The last three U.S. presidents have deployed military personnel to the southern border region. The stated purpose is to help maintain border security. But there are a number of legal barriers preventing the armed forces from performing what are, at root, police functions.
As we learn here, a newly updated Army manual makes clear what those issues are, and how field commanders should respond:
The use of military forces to perform domestic functions — such as constructing barriers along the US-Mexico border — could pose fundamental legal, policy and administrative challenges.
“Military forces operating freely within civilian jurisdictions risk upsetting the constitutional balance between civil authority, the military, and the private sector,” the Army said this week in a newly updated manual.
Therefore, “Army leaders must ensure that even in a catastrophic event, Army support remains within the boundaries of constitutional principles, U.S. laws, DOD policies, and Army regulations,” the manual said. See Defense Support of Civil Authorities, Army Doctrine Publication 3-28, February 11, 2019.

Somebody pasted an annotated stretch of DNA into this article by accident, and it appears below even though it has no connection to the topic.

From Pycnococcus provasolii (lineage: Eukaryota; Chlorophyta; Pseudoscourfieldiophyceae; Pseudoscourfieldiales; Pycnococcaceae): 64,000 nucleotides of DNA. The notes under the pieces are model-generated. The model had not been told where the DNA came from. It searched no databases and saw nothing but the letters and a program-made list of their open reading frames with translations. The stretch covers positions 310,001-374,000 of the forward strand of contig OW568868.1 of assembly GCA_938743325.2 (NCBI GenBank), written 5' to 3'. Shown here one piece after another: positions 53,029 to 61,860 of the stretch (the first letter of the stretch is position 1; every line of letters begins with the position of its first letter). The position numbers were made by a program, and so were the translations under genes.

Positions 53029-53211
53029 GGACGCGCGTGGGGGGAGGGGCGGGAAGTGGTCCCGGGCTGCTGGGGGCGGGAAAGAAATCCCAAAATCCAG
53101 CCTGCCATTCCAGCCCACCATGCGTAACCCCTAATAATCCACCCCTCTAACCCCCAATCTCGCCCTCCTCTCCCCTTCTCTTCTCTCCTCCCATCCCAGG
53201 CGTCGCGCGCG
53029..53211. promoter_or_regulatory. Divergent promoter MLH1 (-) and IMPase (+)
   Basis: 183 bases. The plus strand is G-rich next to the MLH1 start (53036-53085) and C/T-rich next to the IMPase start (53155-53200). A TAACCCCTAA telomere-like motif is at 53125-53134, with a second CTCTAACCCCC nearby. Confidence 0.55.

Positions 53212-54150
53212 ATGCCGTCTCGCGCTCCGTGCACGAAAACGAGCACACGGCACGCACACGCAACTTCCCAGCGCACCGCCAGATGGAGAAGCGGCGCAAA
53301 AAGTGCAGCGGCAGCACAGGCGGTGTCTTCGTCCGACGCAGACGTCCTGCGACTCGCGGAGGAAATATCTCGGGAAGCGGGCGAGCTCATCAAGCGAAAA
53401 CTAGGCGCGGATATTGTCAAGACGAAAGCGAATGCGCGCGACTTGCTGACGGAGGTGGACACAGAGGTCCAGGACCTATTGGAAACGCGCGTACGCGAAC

As a practical matter, the Army publication said, “Commanders should begin by viewing each domestic operational environment as an assortment of civil authorities, each with primacy in its jurisdiction.”
Fair enough. But what about proposals for using Defense Department funds to help build a physical wall along the border? The Congressional Research Service offers some insights. A key finding? Presidents Bush and Obama used national emergency declarations to "carry out otherwise unauthorized construction with military construction funds."
The entire CRS report is worth reviewing to get a sense both of the legal issues involved with the border, as well as a history of the U.S. Army's activities along the Mexican border.